The diplomatic chill between the United States and Russia deepened dramatically as the US suspended dialogue between them on ending the war in Syria.
By summarily shutting down lines of communication, the US was carrying out a threat it first issued a week ago when it accused Moscow of violating the terms of a ceasefire agreement for the country that had been hammered out just weeks earlier.
The decision was confirmed by the US State Department. It leaves the US with scant options as the misery in Syria, and particularly for residents of the city of Aleppo, continues unabated.
It is also an admission of failure for US Secretary of State, John Kerry, who negotiated a deal with his Russian counterpart, Sergei Lavrov, early last month to end the hostilities only to see it fall apart almost immediately. He had put off carrying out the threat to end dialogue for most of last as he made several attempts to salvage the ceasefire in telephone talks with Mr Lavrov.
The US has bluntly blamed Russia for the agreement’s demise accusing it of resuming the bombing of rebel-held parts of Aleppo in direct violation of its provisions, alongside the forces of Syrian President Bashar al-Assad.
The US also accused the Russians of being responsible for an airstrike on a humanitarian convoy last month that killed 20 people. Both Russia and Syria denied the charge.
White House spokesman Josh Earnest said patience had run out with Russia. “What is clear is that there is nothing more for the United States and Russia to talk about with regard to stopping the ongoing violence in Syria and that is unfortunate,” he told reporters in Washington.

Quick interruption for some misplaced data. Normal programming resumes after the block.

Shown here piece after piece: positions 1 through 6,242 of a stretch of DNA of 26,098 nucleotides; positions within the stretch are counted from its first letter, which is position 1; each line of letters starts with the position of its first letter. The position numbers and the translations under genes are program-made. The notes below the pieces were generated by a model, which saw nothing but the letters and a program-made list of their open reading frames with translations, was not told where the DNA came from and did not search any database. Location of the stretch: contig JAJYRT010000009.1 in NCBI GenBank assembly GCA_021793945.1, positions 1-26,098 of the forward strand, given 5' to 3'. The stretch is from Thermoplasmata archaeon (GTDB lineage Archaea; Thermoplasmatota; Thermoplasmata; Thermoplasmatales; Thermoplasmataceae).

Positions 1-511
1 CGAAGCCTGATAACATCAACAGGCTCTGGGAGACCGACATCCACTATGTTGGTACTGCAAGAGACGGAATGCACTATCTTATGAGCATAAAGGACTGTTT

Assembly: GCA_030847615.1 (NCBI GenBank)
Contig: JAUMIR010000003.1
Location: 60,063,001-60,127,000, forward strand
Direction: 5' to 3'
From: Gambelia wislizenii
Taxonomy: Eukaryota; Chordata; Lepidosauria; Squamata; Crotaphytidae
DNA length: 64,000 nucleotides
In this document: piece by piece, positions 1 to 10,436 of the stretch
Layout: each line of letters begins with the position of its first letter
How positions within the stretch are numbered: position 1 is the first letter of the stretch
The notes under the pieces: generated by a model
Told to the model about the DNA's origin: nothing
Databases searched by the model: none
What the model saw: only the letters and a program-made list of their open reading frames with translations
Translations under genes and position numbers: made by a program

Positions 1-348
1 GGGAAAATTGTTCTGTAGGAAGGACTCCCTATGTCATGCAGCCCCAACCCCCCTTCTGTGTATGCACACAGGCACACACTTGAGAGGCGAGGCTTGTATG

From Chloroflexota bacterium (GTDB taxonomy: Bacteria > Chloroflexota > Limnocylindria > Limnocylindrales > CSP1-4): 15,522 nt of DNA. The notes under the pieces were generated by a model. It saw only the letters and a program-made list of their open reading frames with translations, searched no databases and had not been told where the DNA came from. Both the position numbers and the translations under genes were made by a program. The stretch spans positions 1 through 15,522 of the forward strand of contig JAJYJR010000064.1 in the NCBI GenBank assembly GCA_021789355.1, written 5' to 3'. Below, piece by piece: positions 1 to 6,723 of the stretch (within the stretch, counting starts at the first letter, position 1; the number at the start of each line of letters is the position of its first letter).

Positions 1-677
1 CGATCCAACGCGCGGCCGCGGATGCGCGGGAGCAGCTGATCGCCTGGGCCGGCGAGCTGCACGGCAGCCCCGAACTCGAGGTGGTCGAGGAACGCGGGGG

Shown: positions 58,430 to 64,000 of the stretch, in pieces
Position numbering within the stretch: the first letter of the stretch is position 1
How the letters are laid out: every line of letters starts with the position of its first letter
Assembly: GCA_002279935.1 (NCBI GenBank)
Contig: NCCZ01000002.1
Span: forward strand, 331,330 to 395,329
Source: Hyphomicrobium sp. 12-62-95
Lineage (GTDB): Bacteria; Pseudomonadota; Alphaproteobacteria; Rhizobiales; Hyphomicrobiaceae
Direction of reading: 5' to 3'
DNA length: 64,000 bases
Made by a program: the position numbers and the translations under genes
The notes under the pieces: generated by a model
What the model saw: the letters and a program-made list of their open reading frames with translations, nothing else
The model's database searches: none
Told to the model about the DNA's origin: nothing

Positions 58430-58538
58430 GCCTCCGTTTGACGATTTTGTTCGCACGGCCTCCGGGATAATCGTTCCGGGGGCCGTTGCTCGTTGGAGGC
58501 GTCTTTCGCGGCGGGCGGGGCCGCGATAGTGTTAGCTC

About 275,000 civilians remain trapped in the besieged parts of Aleppo, including 100,000 children. Only 35 doctors are believed to be still in the area to assist with the wounded and medical supplies, the UN has said, are running out.
“This is not a decision that was taken lightly,” State Department spokesman John Kirby said. “Unfortunately, Russia failed to live up to its own commitments ... and was also either unwilling or unable to ensure Syrian regime adherence to the arrangements to which Moscow agreed.”
“Russia and the Syrian regime have chosen to pursue a military course, inconsistent with the Cessation of Hostilities, as demonstrated by their intensified attacks against civilian areas, targeting of critical infrastructure such as hospitals, and preventing humanitarian aid from reaching civilians in need, including through the September 19 attack on a humanitarian aid convoy,“ he said.
As a first consequence, the US will order the return home of officials who had been picked to help set up a joint US-Russia centre that was to have coordinated military operations in Syria as well as begin intelligence sharing had the ceasefire taken hold.
Cooperation between the two countries on avoiding any inadvertent clashes between them as they use military power to attack terror networks in Syria will not be affected, however.
Shortly before the State Department announcement on Syria, President Vladimir Putin issued a decree suspending a plutonium clean-up treaty between Moscow and Washington that was originally concluded in 2000. The treaty was designed to ensure that both superpowers worked to reduce stockpiles of nuclear weapon-grade plutonium and dispose of it safely.
Also on Monday, an al-Qaeda-linked group in Syria revealed that one of its senior commanders, who was close to al-Qaeda's top leader Ayman al-Zawahri, had perished in an airstrike.
The apparent elimination of a commander of the Fatah al-Sham Front, formerly the Nusra Front, came shortly after the Pentagon said the US had targeted a prominent member of the group in Syria. The group said that Ahmed Salama Mabrouk, a veteran Egyptian jihadist known as Abu Farag al-Masri, was killed in a US-led coalition airstrike in the northern Idlib province.
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